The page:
Earlier today, I attended an advance screening of Channel 4′s new series on the realities of modern mental health care at the South London and Maudsley (SLaM) mental health trust.  In the screening room in the basement of Channel 4′s headquarters in Horseferry Road, a select audience sat in red plush seats watching one of four programmes in the series on modern mental health care. The series is entitled Bedlam and the name choice has caused controversy. To an extent it can be argued that, when a respected NHS trust calls a television series after a medieval asylum, it dilutes the strength of the case against Thorpe Park’s “mental patient scary fun” horror maze Asylum. But what of the series itself?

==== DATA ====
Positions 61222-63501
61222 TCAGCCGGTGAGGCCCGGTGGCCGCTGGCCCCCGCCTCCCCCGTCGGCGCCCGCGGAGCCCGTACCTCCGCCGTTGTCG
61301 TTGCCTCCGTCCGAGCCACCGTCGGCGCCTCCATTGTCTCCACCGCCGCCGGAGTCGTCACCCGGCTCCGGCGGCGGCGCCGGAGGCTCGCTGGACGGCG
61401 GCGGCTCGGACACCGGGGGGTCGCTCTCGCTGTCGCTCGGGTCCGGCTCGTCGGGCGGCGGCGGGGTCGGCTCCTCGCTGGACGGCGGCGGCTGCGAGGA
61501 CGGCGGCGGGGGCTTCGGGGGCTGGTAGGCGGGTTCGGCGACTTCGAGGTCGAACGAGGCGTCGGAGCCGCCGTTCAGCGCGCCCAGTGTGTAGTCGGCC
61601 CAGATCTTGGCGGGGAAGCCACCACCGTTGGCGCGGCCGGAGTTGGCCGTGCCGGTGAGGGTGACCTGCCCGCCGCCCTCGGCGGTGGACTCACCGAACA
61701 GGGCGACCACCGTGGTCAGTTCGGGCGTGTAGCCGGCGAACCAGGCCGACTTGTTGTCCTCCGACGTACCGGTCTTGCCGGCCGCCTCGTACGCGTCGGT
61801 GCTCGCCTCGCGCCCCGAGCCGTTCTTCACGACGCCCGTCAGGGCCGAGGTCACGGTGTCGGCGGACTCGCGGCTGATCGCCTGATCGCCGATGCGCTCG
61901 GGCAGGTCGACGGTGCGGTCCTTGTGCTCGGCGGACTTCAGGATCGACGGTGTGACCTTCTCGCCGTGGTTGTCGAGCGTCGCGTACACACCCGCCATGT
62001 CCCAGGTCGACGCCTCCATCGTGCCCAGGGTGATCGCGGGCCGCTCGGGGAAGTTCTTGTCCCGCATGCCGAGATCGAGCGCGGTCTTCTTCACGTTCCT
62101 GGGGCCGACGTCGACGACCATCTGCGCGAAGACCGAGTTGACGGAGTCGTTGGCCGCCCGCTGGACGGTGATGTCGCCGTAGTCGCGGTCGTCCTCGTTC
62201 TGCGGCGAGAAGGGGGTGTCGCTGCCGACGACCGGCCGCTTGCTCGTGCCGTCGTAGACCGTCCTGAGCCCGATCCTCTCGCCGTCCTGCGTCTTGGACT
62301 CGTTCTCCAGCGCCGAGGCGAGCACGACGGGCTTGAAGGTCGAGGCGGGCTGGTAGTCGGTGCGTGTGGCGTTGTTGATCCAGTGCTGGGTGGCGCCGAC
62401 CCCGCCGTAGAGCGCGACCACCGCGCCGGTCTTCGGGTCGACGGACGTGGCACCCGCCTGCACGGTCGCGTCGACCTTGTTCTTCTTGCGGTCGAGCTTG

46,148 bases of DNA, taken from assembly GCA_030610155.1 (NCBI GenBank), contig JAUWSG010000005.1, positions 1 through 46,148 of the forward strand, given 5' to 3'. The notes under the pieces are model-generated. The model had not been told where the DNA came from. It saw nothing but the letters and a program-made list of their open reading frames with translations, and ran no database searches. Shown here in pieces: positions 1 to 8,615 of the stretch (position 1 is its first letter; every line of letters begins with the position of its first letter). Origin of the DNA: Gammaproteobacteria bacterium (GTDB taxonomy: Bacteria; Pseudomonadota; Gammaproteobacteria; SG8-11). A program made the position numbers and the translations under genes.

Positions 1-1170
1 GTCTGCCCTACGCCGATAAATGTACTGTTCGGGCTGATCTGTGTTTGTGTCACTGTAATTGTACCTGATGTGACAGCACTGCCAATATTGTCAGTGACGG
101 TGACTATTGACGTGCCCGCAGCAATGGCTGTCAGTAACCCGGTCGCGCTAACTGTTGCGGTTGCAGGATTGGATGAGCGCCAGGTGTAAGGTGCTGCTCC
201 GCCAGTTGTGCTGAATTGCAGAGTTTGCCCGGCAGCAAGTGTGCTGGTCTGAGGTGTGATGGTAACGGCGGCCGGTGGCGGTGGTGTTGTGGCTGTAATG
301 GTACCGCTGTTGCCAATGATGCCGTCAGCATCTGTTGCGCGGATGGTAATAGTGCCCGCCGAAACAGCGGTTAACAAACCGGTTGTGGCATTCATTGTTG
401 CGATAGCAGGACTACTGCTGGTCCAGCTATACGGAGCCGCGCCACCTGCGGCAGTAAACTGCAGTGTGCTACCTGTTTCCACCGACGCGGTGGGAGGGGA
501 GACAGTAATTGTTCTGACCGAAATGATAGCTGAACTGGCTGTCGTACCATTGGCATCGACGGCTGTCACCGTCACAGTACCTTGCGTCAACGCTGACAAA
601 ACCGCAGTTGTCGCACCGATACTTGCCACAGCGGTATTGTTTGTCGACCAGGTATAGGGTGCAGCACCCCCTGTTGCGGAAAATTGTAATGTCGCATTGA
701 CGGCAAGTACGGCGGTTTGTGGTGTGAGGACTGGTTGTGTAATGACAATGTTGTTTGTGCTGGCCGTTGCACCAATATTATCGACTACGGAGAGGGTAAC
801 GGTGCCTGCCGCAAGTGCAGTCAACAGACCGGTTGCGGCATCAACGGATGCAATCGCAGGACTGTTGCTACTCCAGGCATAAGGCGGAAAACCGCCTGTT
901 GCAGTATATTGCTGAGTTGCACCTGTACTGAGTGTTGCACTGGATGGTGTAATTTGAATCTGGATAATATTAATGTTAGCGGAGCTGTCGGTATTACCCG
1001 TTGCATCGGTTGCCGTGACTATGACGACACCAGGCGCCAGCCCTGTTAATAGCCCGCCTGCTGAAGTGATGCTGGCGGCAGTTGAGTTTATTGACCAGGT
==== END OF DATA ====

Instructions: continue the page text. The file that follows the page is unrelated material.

The episode previewed profiled the work of Speedwell community mental health team (CMHT) in Deptford, south London, over the course of a year. The four-part series, which starts at 9pm this Thursday, also covers the Anxiety Disorders Residential Unit, Lambeth Triage (the front line for emergency cases) and the older adults unit (over 65s).

Without giving too much away, we followed patients Tamara, Lloyd and Rosemary, all of whom experience psychosis. We saw them trying to cope with periods of illness, voices, delusional beliefs about bed bugs and with children being taken into foster care.  We saw them using prescription drugs as well as speed and alcohol to help manage their troubling symptoms. We saw them at times chaotic and disturbed, and at other times funny and happy.